Confession completely purifies our bodies and minds. Practicing it alone or together with others reawakens the heart of compassion and the appreciation of others' virtues. [...] To me, the word confession means "the admission of our actions." It is a literal and formal acknowledgment of our deliberate actions, or karma, in terms of body, speech, and thought. [...] Formal confession can be done alone, within your own heart, and that is certainly of great merit. However, in order to realize the complete and inconceivable function of formal confession, you must practice confession in the presence of another. When nonvirtue is brought forward out of the dark, you are more able to fully recognize and therefore confess it. Such confession before the face of another can be practiced in front of a statue of a Buddha or Bodhisattva, in front of a teacher, or in the presence of community members within a ritual context. There are an infinite number of possible ways of practicing formal confession. The essential point is that you honestly, sincerely, and thoroughly reveal your unwholesome actions.

The realization of the full, liberating function of formal confession must entail elements of regret and remorse. By "regret" I mean that you feel that you have made a mistake, wish that you had not committed the action, and sincerely intend to refrain from doing so again. Such regret and steadfast intention to refrain from nonvirtuous action is supported by feelings of remorse. Etymologically, remorse means "to bite again." The complete, purifying power of confession involves tasting again the bitterness of your nonvirtue. It may be useful to distinguish between remorse and disgust about your actions. Disgust is a feeling of "rejecting or loathing what you have done" and may undermine a steadfast sense of responsibility for your actions, whereas remorse has more the feeling of revisiting the scene of the crime and deepening your sense of responsibility. [...]

Bodhisattvas continuously confess their nonvirtue. Because delusion occurs moment after moment, confession must also be moment after moment. Bodhisattvas continuously see and admit their own delusions and nonvirtuous deeds. Less enlightened people confess less often. The most unenlightened and dangerous people are those who think that they never do any nonvirtuous deeds at all. The greatest darkness for the human mind is to believe that you never do anything wrong or hurtful or stupid. Conversely, continuous confession of nonvirtue opens the gate to great light. Confession of wrongdoing is an act of awakening.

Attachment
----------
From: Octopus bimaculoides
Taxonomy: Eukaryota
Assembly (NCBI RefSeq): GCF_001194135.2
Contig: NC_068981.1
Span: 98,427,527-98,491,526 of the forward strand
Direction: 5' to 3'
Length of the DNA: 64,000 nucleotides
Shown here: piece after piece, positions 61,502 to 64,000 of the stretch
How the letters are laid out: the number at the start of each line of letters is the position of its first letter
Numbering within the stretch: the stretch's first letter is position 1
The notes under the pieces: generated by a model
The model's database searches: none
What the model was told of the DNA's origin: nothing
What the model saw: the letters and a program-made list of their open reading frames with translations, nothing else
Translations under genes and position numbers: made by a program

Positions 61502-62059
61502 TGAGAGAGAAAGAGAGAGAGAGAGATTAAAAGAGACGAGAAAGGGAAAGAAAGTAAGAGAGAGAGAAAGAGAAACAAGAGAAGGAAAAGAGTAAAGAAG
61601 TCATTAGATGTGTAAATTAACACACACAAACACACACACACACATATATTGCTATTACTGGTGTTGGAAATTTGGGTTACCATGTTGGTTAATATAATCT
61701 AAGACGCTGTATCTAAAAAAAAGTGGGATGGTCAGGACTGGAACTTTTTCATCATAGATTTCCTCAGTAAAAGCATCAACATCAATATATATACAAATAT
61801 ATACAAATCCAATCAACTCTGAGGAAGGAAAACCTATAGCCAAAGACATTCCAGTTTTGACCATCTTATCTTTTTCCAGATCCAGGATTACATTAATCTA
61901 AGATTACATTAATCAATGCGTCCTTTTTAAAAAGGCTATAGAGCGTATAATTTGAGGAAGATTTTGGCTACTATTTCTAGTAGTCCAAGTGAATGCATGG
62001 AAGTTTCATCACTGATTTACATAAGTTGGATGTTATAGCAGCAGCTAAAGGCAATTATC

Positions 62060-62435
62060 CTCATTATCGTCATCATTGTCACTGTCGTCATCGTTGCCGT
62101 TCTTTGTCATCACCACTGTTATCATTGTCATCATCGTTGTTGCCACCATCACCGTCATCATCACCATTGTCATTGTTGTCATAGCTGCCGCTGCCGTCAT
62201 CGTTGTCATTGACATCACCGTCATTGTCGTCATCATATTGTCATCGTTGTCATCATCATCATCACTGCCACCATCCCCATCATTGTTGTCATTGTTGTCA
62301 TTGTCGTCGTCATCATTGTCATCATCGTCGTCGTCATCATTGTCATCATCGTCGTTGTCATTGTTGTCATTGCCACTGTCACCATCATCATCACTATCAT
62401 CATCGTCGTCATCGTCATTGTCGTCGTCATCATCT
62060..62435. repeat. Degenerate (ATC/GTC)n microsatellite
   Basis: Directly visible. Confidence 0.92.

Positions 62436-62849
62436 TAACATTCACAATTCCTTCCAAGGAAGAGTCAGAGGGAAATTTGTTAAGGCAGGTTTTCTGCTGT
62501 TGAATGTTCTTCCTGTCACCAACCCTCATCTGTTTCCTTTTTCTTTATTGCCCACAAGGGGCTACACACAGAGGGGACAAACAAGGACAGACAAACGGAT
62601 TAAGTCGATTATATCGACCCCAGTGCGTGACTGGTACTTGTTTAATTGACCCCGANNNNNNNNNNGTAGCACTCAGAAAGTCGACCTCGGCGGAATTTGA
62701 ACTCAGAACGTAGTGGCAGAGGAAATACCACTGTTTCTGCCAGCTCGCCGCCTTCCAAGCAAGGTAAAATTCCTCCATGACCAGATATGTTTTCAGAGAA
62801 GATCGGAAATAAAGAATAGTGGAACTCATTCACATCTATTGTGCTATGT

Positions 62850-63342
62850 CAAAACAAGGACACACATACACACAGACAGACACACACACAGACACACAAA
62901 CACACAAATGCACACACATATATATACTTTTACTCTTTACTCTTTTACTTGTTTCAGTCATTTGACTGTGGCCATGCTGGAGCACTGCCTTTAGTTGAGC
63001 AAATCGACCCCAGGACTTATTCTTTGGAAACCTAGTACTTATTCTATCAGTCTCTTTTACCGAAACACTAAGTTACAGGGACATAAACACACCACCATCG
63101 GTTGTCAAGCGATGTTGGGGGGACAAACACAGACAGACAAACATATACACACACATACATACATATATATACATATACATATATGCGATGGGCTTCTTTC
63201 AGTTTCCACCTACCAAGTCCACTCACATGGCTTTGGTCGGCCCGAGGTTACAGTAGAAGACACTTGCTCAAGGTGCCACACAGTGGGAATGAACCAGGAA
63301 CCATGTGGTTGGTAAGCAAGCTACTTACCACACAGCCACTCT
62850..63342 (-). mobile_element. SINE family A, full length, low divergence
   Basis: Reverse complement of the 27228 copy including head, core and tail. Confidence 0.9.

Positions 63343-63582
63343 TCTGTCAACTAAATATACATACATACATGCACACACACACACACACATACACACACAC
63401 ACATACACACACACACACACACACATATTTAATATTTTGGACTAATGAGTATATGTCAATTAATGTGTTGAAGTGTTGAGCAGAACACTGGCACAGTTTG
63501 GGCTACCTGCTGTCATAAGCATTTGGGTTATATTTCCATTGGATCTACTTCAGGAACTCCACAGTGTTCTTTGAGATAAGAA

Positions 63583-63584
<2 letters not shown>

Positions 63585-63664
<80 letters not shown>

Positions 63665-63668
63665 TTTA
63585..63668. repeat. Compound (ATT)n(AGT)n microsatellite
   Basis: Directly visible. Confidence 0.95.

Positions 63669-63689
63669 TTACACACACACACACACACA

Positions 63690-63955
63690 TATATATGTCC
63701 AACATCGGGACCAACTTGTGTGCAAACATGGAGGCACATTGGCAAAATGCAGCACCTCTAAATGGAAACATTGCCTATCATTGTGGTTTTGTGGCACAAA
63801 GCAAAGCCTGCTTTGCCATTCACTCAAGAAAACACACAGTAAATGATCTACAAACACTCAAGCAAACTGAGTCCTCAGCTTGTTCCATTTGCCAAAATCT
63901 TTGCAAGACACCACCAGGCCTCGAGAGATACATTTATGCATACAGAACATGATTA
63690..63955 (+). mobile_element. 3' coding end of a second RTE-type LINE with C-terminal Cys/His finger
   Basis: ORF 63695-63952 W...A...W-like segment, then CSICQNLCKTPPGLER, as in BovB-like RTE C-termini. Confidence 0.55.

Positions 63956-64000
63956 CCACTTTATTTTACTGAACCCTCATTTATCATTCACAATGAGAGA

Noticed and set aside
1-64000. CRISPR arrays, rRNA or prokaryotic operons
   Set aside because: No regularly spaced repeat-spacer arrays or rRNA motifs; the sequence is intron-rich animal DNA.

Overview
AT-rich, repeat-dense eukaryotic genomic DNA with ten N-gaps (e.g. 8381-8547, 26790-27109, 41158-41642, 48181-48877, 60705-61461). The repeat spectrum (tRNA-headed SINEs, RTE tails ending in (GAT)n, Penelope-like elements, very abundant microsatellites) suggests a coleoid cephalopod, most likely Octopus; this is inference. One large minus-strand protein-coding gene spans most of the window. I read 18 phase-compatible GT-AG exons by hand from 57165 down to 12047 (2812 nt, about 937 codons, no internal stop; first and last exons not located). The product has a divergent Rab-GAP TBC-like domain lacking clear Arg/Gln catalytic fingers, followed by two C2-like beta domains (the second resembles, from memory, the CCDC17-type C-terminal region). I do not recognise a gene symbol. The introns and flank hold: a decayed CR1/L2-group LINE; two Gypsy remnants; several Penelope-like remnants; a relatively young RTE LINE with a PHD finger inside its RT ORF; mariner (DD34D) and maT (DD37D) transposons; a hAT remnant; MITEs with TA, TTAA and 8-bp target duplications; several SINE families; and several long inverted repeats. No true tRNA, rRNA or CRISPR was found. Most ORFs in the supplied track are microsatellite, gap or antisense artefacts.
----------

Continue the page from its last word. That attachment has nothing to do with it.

In the excerpt from the book Being Upright that I just quoted above, Reb Anderson is talking about formal confession. But a little later in the book he notes that the Sōtō Zen tradition distinguishes between formal confession and formless confession:

The practice of formless or ultimate confession is based on formal confession but goes beyond it. In formal confession we fully recognize and acknowledge our karmic deeds. In formless confession, according to Dōgen, we "quietly explore the furthest reaches of the causes and conditions" of these actions. Formal confession refreshes and purifies us from the consequences of our self-centered actions of body, speech, and thought. Formless confession reaches to and removes the roots of these actions. Formal confession prepares us for meditation. Formless confession is the meditation process itself. It is being upright.

Formal confession is very important. And after formal confession there is the deeper process of formless confession, the process of exploring the furthest reaches of causes and conditions and consequences of all our activity. This process is also called vipassanā or vipaśyanā.


You must understand the karma and its result. It depends on the intention one make to do the karma and on what person one did this karma. It is not like in front of the jury plea guilty or not giving excuses. If you would like to apologize, directly do it to that person explaining and admitting sincerely with all your heart. If that person is no more, you can do it through an Arya (and/or Triple gems). Only thing is not to do bad karma, if done it apologize sincerely, even then it is not enough so that to achieve more good karma, work hard at insight meditation because good karma will make bad one less and less as the dew disappear as the sun shine. The stone that sink under water could be carried in the boat big enough to carry it.